So while I was away visiting my Mom last weekend in Tulsa, The Wild One and The Director had something up their sleeves. When I came home, I found that my office/studio had been totally redone. Curtains hung, walls painted, clutter put away (thankfully not thrown away, ‘cuz you know, just because it’s messy doesn’t mean it’s junk), furniture moved around–they just made it a really nice haven to work, study and create. A great surprise, and it really meant a lot to me.
Along with this remodel came a nice new Ikea bookshelf that hadn’t been there before. And on the bookshelf were…books. The Wild One and The Director had gone into some of our boxes that had remained packed since the last time we moved, and found a bunch of books I wanted to save from the season when I was in the throes of my deconstruction, and was devouring everything I could find about new ways to think about church. These were many of the books that fueled the origins of this here blog. And there, on the shelf along with the other books, was my copy of Donald Miller’s Blue Like Jazz.
I had spent a lot of time in those pages a few years ago, but it had been stuck in a box now for several years. I’d been meaning to revisit a few of these books that had stood out to me, so a couple of days ago, while I was sitting in my studio, admiring it–I decided to open Blue Like Jazz.
I once wrote a blog post about how I wished I could write like Donald Miller. I had completely forgotten about that post. But as I read through those first few pages, and looked at the creative, artistic way he conveys the most basic feelings and thoughts, I was like, Dang, I wish I could write like this guy. How does he come up with these colorful ways of putting things? I totally wish my brain worked like that.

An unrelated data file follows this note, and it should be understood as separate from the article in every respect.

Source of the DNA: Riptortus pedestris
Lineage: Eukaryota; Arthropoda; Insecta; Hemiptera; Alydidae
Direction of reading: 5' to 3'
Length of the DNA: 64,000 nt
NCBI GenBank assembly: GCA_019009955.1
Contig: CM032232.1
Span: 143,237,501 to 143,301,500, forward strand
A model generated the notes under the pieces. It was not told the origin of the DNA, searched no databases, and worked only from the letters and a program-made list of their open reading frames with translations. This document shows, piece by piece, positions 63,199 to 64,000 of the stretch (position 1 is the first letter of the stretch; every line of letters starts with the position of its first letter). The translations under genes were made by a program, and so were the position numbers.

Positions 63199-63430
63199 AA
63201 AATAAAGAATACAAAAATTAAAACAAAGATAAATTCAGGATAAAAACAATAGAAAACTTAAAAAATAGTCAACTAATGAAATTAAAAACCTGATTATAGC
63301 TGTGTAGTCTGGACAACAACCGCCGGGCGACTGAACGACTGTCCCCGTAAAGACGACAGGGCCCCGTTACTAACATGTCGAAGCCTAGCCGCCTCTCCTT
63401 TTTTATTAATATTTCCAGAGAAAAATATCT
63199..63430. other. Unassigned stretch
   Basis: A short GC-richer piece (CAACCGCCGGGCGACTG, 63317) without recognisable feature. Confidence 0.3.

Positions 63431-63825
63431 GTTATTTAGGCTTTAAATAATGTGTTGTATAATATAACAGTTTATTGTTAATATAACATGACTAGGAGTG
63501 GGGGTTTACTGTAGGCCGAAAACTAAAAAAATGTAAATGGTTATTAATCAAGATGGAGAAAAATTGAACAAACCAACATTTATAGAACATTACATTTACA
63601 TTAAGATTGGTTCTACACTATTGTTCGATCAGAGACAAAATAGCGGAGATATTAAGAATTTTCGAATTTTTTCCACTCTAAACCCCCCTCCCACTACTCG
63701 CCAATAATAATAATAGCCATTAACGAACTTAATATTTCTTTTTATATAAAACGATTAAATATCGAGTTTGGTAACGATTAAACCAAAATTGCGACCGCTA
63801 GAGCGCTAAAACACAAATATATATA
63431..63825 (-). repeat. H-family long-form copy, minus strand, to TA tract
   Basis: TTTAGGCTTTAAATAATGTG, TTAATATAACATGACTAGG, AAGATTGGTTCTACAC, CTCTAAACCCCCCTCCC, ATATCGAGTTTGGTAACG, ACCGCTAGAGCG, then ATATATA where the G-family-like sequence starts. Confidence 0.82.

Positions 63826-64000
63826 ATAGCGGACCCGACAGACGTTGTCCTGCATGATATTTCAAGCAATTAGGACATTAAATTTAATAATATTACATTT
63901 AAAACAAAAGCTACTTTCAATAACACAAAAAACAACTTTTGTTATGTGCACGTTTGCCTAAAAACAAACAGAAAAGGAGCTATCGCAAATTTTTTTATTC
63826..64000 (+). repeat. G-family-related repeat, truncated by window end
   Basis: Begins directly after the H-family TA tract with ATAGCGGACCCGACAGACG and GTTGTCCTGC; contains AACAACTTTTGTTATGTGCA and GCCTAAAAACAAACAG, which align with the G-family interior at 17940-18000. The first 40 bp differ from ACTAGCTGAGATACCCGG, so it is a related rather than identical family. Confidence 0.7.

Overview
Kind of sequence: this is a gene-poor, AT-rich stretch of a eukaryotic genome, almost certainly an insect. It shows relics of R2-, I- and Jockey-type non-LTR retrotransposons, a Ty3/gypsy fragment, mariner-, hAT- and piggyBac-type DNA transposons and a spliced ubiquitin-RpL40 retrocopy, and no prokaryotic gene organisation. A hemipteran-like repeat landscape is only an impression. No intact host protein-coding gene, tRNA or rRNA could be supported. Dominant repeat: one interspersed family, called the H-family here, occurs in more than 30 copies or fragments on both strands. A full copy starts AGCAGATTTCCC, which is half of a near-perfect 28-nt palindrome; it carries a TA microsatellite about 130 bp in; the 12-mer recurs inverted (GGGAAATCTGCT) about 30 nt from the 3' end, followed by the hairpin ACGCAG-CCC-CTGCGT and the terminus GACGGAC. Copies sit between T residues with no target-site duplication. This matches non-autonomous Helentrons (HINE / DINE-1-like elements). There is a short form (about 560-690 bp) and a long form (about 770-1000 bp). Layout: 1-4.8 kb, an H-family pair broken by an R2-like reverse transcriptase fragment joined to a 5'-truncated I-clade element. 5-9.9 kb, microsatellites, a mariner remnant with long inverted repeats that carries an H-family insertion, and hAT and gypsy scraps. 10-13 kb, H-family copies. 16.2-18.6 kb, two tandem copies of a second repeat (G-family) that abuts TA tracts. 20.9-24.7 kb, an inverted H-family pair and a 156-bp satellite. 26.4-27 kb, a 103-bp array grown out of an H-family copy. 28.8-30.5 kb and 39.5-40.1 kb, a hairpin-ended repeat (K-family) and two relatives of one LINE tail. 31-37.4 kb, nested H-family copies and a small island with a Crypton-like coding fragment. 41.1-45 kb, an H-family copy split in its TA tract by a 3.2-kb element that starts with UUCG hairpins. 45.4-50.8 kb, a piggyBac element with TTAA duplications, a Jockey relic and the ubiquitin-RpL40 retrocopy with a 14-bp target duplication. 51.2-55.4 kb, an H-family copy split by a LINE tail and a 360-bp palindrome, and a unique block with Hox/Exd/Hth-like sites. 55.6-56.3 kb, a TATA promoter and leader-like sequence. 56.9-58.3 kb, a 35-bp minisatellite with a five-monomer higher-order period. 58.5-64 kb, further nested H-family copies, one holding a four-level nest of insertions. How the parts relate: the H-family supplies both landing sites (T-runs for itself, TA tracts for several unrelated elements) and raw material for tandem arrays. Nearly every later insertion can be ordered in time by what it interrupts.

I pondered that for awhile. I thought to myself, I should totally write a blog post about how I wish I could write like Donald Miller. That would be so original and cool.
And then, through the fog, it occurred to me that somewhere, sometime, I’d been here before.
I searched my blog archives and found it. Dang.
So the best I can come up with at this point is that after all this time, I still wish I could write like Donald Miller.
This all began with a desire to write a book about my experiences in deconstructing from the institutional church, and instead, this blog sort of became my book, something I wrote as I went along. But in the meantime, my new writing “career” has really taken off. One of the reasons this blog has slowed down so much is that I now pretty much write full-time for other clients, lots of web content, blog posts, and the like. I have to admit, not all of it is very creative or rewarding–a lot of it is just rewording and rewriting. But it pays well, and I apparently do it well, because the clients I work for keep coming back for more.
That said, I think my skills as a writer have improved quite a bit since the days when I first started blogging. And every once in awhile, I get a project that really does stir my creative soul. I wrote a short e-book for indie musicians about forging a career in the new musical landscape; it was a lot of fun to write, and it seems to be going over well with the musicians who’ve read it. And now, I’ve recently been tasked to ghost write my first book. It’s a daunting prospect, kind of intimidating, and something that I never would have felt comfortable accepting a few years ago. But I think I’m ready for it now.
But as I re-read Blue Like Jazz, it still haunts me a bit. I’m still like, Man–it would be so cool if I could write this book Donald-Miller-style. Just saying.
There’s no real point here– just rambling–and no, I’m not being jealous or covetous, just inspired. I write how I write, and I’m comfortable with that. I just think it’s sort of funny and ironic how a book tucked away all these years could still affect me in pretty much the same way when I come to it with a fresh set of eyes.